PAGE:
Schuette scales back TV ad spending in final week of campaign
Lansing — Republican gubernatorial candidate Bill Schuette is cancelling planned advertising spending around the state in the run-up to Tuesday's general election, a move that could limit his ability to close a polling gap with Democrat Gretchen Whitmer.
While outside groups continue to spend on Schuette's behalf, his scaled-back TV plan comes less than nine days after the Midland Republican loaned $325,000 to his own campaign, which reported $457,851 in debt as of July 21.
Schuette is still expected to spend $441,000 in TV ads in the Detroit market during the final week before the election, but his campaigned has cancelled $445,000 in spending booked in other media markets, according to tracking data.
Ads planned for the Grand Rapids, Flint, Lansing, Traverse City and Marquette markets will no longer air.
Whitmer campaign spokesman Zack Pohl said the cancellations show that “even Bill Schuette is joining Michigan voters in abandoning the Schuette campaign.”
But the attorney general will still have a significant presence on the airwaves in most parts of the state. The Michigan Republican Party last week made a $1.25 million ad buy to benefit Schuette in concert with the Republican Governors Association.
The party is on the air supporting Schuette and will have ads running through Election Day, according to spokeswoman Sarah Anderson.
Schuette spokesman Stu Sandler said the campaign would not comment on ad strategy, “but this race is getting closer. Gretchen Whitmer knows it. Michigan has a history of close races.”
Whitmer led Schuette by 12 percentage points in an Oct. 25-27 poll of 600 likely voters conducted for The Detroit News and WDIV. The survey showed little change in the race over the past month despite two debates and a cacophony of television attack ads.
Mid-term elections are typically difficult for the party that holds the White House, and Michigan Republicans are bracing for election losses this cycle. A competitive governor’s race could help the party avoid larger losses down ticket.
“This is a tough year for Republicans,” said GOP consultant Tom Shields of the Marketing Resource Group, a firm that released similar poll results last week. “They’re going to have to hope they hold control on chambers in the Legislature or federal branches and then regroup for 2020.”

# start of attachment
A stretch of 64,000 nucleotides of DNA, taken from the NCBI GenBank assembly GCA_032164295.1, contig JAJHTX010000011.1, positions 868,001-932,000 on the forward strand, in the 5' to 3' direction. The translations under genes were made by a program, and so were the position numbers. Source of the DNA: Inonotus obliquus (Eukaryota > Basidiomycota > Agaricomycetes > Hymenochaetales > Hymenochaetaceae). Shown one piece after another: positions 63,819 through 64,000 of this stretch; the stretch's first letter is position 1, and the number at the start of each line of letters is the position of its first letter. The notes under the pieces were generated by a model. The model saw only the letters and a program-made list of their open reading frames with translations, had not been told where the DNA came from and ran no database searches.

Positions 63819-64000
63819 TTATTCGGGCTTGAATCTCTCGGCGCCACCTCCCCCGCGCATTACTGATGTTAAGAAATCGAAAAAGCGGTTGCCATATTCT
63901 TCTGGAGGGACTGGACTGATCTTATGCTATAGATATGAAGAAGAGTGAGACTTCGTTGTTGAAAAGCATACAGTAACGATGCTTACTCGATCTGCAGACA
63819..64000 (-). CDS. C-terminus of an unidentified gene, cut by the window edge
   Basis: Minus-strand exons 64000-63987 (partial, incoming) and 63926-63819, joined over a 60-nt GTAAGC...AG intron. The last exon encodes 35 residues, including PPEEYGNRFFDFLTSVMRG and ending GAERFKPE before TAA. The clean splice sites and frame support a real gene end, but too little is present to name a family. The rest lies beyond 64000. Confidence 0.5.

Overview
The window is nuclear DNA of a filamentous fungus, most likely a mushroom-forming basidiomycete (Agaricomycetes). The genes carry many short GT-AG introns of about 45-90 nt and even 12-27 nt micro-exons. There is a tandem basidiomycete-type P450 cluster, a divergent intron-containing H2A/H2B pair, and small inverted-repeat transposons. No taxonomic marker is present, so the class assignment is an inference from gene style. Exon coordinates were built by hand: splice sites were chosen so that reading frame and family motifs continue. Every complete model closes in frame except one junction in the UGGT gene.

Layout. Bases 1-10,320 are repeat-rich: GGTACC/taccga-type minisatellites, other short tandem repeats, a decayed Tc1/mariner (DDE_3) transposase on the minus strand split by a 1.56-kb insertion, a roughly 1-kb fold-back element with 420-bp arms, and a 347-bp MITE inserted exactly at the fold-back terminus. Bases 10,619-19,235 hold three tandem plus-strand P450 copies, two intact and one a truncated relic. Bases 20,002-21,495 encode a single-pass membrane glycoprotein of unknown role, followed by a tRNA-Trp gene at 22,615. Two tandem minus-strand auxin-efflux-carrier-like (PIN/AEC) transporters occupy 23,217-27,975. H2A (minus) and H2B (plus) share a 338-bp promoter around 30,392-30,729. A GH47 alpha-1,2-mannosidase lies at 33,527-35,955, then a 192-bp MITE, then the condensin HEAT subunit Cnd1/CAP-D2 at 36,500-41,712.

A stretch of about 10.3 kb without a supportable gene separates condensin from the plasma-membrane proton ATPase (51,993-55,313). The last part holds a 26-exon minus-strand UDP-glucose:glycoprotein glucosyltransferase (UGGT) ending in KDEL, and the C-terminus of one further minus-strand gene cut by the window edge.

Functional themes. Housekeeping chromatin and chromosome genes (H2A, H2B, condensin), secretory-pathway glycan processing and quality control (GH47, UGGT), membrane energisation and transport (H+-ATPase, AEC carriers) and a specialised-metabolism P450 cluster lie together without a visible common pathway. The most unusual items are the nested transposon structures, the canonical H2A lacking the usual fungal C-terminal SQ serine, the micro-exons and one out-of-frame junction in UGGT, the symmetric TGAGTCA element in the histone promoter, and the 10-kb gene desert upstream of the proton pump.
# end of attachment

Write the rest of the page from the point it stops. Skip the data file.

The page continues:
Polls point to a strong turnout among Democrats, especially female voters, who are typically less likely to cast ballots in mid-term elections, Shields said.
“They’re going out to send a message.”
Whitmer raised more money and outspent Schuette during the latest campaign finance period, pulling in $4 million in contributions between Aug. 28 and Oct. 21 compared with his $2.4 million. As of last week, advertising data indicated the East Lansing Democrat and allies were poised to outspend pro-Schuette forces during the last week of the campaign, even with the $1.25 million assist from the Michigan GOP.
Schuette said Monday that polls have been proven wrong before in Michigan.
"I don’t care whether your name is John Engler, or Donald Trump or Bill Schuette. We close at the end, and I’m the comeback kid," he said.
Vice President Mike Pence campaigned for Schuette, U.S. Senate candidate John James and other Michigan Republicans on Monday, and White House counselor Kellyanne Conway is expected to rally with GOP hopefuls at a get-out-the vote event on Thursday night in Sterling Heights.
Former Vice President Joe Biden is expected to rally with Whitmer, Sen. Debbie Stabenow and other Michigan Democrats earlier Thursday in Lansing. Whitmer launched a statewide bus tour on Tuesday and is expected at a Detroit Economic Club luncheon on Wednesday that Schuette will also attend.